In an era of heightened fears about killer robots, teaching them martial arts may seem unwise. But researchers have now shown a robot how to flip nunchucks to demonstrate an intuitive approach for teaching complex manual tasks. The group built a bionic hand and a motion-capture glove that can be used to teach the robot by demonstration, a popular method for skills requiring dexterity. But that's like learning from a silent teacher, the engineers say in research uploaded to the arXiv preprint server, so they devised an approach closer to how humans are taught. First, the teacher explains each step of the trick using an intuitive symbolic flow chart called a Petri net.
Researchers from the New Jersey Institute of Technology taught a robot how to use a pair of nunchucks. The research was part of a machine learning experiment that would require a robot to handle complex objects consisting of a combination of parts with different materials and rigidities. This type of machine learning could be applied to other fields where delicate precision is required such as car interior fitting or fruit picking. You can read more about it in the research paper here.
NEW YORK - A federal judge knocked down a New York state law banning nunchucks that dated to the 1970s, when martial arts star Bruce Lee popularized them in his movies by whipping around the twin sticks linked by a chain. U.S. District Court Judge Pamela Chen sided with an amateur martial artist who opposed the ban, reasoning that the right to bear arms protected by the Second Amendment of the U.S. Constitution applies not just to firearms but also to nunchucks. The 44-year-old law that makes possession of "chuka sticks" a crime is "an unconstitutional restriction on the right to bear arms under the Second Amendment and are, therefore, void," Chen wrote in a judgment rendered on Friday in U.S. District Court in Brooklyn. The law was challenged by James Maloney, who claimed the ban prevented him from teaching his twin sons a martial arts form that used nunchucks. Nunchucks are a traditional martial arts weapon developed in Okinawa and made famous in Lee's 1970s martial arts movies.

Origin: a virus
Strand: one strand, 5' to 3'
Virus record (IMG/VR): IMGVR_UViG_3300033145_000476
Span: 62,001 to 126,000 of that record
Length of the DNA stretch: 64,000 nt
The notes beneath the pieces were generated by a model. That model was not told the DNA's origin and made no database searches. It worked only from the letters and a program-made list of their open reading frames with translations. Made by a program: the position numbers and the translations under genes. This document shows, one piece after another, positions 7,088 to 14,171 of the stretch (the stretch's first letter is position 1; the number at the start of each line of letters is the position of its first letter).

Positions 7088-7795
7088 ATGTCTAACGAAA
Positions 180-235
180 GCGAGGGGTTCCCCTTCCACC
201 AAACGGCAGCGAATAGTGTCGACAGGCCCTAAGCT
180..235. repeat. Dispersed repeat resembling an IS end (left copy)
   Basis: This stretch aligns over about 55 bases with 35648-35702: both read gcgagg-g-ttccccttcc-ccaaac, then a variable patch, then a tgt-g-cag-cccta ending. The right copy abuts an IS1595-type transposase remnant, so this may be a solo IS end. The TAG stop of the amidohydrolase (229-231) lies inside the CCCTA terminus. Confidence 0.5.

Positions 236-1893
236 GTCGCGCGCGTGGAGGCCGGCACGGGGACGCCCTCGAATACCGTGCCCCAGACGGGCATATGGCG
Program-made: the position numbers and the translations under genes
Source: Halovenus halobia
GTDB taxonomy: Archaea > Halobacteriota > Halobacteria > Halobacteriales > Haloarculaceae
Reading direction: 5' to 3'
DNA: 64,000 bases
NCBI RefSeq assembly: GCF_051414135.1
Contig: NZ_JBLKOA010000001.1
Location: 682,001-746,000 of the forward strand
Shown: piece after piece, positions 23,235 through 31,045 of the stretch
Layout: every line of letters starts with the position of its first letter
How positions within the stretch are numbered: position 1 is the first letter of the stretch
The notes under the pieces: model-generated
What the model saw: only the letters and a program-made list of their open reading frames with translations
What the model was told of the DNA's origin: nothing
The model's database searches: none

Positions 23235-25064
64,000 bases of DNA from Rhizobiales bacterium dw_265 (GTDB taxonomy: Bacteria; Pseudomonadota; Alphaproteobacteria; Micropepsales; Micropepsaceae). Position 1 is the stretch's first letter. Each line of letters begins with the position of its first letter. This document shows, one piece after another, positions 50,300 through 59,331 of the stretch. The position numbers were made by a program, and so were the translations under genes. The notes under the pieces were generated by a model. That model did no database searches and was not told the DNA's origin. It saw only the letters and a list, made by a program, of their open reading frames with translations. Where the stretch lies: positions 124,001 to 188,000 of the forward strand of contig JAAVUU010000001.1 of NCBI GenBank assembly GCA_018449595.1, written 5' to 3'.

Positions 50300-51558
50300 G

It began with one ex-footballer in the United Kingdom, sitting down to tell his harrowing story to a Guardian journalist. As a teenager, Andy Woodward was repeatedly sexually assaulted by former football coach Barry Bennell. Bennell terrorised him, and manipulated him. He offered Woodward a dream life as a footballer for compliance. And he threatened him with nunchucks, in a bizarre Chuck Norris-style demonstration of virility, if he spoke out.